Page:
Hyperacuity (scientific term)

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Ewald Hering's model, published 1899, of how a Vernier acuity stimulus is coded by a receptor array. Receptors marked c signal a different position code along the horizontal direction from either the position a code or the position b code.[1]

The sharpness of our senses is defined by the finest detail we can discriminate. Visual acuity is measured by the smallest letters that can be distinguished on a chart and is governed by the anatomical spacing of the mosaic of sensory elements on the retina. Yet spatial distinctions can be made on a finer scale still: misalignment of borders can be detected with a precision up to 10 times better than visual acuity, as already shown by Ewald Hering in 1899.[1] This hyperacuity, transcending by far the size limits set by the retinal 'pixels', depends on sophisticated information processing in the brain.

How does hyperacuity differ from traditional acuity?[edit]

The best example of the distinction between acuity and hyperacuity comes from vision, for example when observing stars on a night sky. The first stage is the optical imaging of the outside world on the retina. Light impinges on the mosaic of receptor sense cells, rods and cones, which covers the retinal surface without gaps or overlap, just like the detecting pixels in the film plane of digital cameras. Each receptor accepts all the light reaching it but acts as a unit, representing a single location in visual space. This compartmentalization sets a limit to the decision whether an image came from a single or a double star (resolution). For a percept of separately articulated stars to emerge, the images of the two must be wide enough apart to leave at least one intervening pixel relatively unstimulated between them. This defines the resolution limit and the basis of visual acuity.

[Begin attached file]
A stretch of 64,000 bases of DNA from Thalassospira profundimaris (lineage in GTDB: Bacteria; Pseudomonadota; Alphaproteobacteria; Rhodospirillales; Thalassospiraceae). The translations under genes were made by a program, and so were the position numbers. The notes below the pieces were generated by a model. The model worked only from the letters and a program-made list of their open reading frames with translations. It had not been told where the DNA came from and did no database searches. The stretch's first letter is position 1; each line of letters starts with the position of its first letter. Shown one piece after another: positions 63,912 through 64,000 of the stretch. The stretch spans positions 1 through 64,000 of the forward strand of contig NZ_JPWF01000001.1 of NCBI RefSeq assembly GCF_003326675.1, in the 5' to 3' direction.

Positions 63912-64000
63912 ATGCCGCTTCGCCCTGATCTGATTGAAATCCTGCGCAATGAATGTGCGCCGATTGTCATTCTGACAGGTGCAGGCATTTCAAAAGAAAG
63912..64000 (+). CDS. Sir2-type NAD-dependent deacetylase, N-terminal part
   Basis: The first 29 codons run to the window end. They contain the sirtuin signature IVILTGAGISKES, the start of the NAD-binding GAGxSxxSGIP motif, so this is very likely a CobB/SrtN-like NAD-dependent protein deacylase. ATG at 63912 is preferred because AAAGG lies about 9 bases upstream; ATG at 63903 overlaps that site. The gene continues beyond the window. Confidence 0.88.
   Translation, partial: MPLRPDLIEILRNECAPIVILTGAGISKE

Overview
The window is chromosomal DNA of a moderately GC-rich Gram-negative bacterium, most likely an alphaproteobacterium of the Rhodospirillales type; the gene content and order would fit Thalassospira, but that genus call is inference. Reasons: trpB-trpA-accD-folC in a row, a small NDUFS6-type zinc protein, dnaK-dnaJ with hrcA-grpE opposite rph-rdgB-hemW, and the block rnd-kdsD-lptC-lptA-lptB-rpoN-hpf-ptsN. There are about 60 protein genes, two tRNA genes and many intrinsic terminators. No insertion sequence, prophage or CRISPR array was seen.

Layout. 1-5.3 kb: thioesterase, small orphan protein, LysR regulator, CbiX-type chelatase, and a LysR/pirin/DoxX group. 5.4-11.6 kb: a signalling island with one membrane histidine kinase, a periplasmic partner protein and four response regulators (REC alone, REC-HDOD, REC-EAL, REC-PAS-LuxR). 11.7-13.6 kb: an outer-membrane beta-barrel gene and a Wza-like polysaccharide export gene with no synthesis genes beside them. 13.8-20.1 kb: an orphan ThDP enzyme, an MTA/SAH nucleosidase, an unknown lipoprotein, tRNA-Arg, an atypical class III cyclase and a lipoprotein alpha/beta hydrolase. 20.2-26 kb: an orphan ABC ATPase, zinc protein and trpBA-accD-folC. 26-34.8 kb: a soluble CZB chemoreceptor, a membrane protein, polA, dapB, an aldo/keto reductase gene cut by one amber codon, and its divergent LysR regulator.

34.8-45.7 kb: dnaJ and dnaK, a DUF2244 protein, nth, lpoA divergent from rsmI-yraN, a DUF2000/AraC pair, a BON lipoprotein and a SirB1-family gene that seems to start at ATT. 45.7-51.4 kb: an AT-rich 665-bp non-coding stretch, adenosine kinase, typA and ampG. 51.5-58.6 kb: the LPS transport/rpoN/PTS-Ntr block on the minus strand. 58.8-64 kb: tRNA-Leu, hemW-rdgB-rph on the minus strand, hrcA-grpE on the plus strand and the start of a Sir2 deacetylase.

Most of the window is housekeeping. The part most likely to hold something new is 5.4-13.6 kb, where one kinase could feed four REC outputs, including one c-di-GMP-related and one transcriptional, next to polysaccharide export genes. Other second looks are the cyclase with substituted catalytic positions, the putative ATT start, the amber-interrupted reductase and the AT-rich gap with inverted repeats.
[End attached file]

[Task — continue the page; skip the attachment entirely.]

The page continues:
Acuity/Resolution versus Hyperacuity/Localization Top: Two stars imaged on the mosaic of retinal receptor cells can be resolved only if their separation leaves at least one intervening mosaic element with a detectably different intensity, otherwise the pattern is indistinguishable from a single elongated star. Bottom: Two targets can be localized relative to each other to values transcending the spacing of the mosaic units; the hyperacuity mechanism achieves this by identifying, with sub-pixel precision, the light center of each target, across all the pixels it covers

A quite different mechanism operates in hyperacuity, whose quintessential example and the one for which the word was initially coined,[2][3] is vernier acuity: alignment of two edges or lines can be judged with a precision five or ten times better than acuity. In computer graphics the phrase “sub-pixel resolution” is sometimes used in discussions of anti-aliasing and geometrical superresolution. Though what is in fact involved is not resolution (is it one or two? – a qualitative distinction) but localization (exactly where? – a quantitative judgment) it captures the process. When an image spreads across several pixels, each with graded intensity response but only a single spatial value, the position of the image center can be located more exactly than the width of the pixel, much like the mean of a histogram can be calculated to a fraction of the bin width.

In the figure on the right, the retinal mosaic has superimposed on it, at top, the images of two stars at resolution limit when the intervening gap assures judgment that there are two stars and not a single elongated one. Shown below are the images of two separate short lines; the precision of the read-out of their location difference transcends the dimension of the mosaic elements.

Analysis of hyperacuity mechanism[edit]

Details of the neural apparatus for achieving hyperacuity still await discovery. That the hyperacuity apparatus involves signals from a range of individual receptor cells, usually in more than one location of the stimulus space, has implications concerning performance in these tasks. Low contrast, close proximity of neighboring stimuli (crowding), and temporal asynchrony of pattern components are examples of factors that cause reduced performance.[4] Of some conceptual interest are age changes[5] and susceptibility to perceptual learning[6] which can help in understanding underlying neural channeling.

Two basic algorithms have been proposed to explain mammalian visual hyperacuity: spatial, based on population firing rates, and temporal, based on temporal delays in response to miniature eye movements. While none of them gained empirical support so far, the plausibility of the former had been critically questioned by the discrete nature of neural firing [7]